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Revista Latino-Americana de Enfermagem

On-line version ISSN 1518-8345

Rev. Latino-Am. Enfermagem vol.19 no.1 Ribeirão Preto Jan./Feb. 2011 



The visibility of hygiene self-care in nurse-to-nurse shift change reports



Maria Helena de Oliveira PenaforteI; Maria Manuela Ferreira Pereira da Silva MartinsII

IRN, Doctoral Student in Nursing, Universidade de Lisboa, Portugal. Centro Hospitalar de Trás-os-Montes e Alto Douro, Portugal E-mail:
IIPh.D. in Nursing Sciences, Professor Coordinator, Escola Superior de Enfermagem do Porto, Portugal. E-mail:

Corresponding Author




This study aimed to understand the visibility of hygiene care related to inpatients with compromised self-care through the nurse-to-nurse shift change report. A qualitative approach was used and data were collected through observation and semi-structured interviews. A total of 33 nurses from medical and surgical units were observed and eight of them were interviewed. The results indicate that the nurse-to-nurse shift change report is a cyclically recreated practice that results in group coherence in updating information and in the continuity of care, and keeps nurses united. Hygiene care activities are present in the shift change reports; they are frequent in the shift change from morning to afternoon and less frequent in the remaining. Information concerning these activities helps to determine the type of aid necessary to the continuity of hygiene and of many other care activities and the rhythm of the following shifts.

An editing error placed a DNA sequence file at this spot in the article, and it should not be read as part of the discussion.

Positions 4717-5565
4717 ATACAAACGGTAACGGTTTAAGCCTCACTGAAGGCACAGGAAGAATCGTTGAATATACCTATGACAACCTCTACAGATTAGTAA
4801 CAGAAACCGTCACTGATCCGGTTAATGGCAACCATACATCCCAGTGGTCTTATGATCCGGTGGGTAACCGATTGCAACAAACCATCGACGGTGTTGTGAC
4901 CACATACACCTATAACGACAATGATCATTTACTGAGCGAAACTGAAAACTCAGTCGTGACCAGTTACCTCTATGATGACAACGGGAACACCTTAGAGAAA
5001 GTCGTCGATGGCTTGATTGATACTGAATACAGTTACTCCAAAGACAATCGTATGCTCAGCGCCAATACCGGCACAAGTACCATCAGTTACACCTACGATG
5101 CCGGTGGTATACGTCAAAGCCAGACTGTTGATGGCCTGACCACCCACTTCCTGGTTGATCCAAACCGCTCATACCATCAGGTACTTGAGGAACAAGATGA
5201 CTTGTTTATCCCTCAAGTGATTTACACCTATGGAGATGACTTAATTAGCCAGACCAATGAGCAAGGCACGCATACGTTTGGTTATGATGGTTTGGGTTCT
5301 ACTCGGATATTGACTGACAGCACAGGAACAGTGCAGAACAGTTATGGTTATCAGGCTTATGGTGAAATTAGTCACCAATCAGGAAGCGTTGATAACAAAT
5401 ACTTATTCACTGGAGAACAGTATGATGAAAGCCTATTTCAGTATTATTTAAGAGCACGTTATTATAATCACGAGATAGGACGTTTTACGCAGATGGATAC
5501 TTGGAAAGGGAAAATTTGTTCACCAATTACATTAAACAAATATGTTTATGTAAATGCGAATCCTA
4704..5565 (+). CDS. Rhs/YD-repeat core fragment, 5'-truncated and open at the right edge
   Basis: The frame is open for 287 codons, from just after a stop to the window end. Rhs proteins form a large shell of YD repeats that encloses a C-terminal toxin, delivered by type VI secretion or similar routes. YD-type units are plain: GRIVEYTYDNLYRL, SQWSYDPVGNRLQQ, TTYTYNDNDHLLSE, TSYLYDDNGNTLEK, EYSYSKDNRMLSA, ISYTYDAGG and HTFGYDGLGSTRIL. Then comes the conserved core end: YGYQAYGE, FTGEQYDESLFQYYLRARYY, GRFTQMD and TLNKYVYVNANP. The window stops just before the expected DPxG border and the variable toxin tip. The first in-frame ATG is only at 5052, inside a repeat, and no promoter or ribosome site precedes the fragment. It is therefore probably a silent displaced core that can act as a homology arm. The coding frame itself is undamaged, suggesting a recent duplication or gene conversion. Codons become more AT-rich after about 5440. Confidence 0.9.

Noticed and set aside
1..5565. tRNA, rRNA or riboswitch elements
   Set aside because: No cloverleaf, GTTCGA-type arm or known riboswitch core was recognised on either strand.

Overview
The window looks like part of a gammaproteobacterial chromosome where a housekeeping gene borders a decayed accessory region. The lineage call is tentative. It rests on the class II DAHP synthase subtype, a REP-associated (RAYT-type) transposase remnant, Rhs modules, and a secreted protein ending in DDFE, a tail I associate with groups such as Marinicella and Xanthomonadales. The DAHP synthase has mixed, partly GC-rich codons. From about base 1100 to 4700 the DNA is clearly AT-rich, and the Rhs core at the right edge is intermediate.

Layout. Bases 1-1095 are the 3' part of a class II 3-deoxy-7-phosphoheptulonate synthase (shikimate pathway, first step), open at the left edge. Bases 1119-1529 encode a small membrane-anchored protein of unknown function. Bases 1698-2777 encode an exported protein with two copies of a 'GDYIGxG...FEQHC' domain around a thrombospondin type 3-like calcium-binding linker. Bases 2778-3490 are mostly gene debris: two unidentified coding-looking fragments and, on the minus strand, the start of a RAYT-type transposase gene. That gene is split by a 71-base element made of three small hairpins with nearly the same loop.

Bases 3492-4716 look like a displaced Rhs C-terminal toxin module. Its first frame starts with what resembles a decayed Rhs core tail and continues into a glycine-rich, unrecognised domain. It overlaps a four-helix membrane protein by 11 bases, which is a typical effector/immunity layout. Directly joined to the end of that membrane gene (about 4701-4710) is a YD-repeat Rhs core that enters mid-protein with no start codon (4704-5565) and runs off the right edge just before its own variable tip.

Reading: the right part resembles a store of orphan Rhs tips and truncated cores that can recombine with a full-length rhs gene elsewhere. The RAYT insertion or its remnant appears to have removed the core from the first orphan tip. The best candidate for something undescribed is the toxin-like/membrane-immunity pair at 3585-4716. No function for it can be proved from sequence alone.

Descriptors: Nursing Research; Self Care; Shift Work.




The nurse-to-nurse shift change report is a practice used by nurses to ensure the continuity of care delivery(1). It has been described in the literature as a space in which information is verbally transmitted: how health care in general was and should be delivered, especially personalized and continued nursing care, when the patient is socially and generally privileged(2). It is a point when nurses end their work journey, update their colleagues in relation to actions performed and provide guidance concerning the next ones(3). Management of information is highly relevant at this point because it gives visibility to the effective individual and collective management of information necessary to nursing care(3). It is acknowledged as a practice that uses communication as a basic tool of nursing, which favors the exchange of information and is a communication exercise within the nursing team(4).

From the perspective of sustained development, the need for nurses to show communication skills within the group is reported as a way to practice humanizing processes with patients when they communicate according to current models(2). There is a convergent aspect in various studies(2-5) related to the nurse-to-nurse shift change report from the perspective of development as an amount of time used, not only to transmit clinical information concerning patients but also different perspectives may be assumed when new situations are learned(5). This practice allows nurses to acquire a different view, analyze, discuss and create nursing practice, which is an essential condition for nurses to develop their skills in care delivery(2,5). Communication is therefore a skill essential to nursing professionals who should pay attention to informative content and the results of the communicative process(1).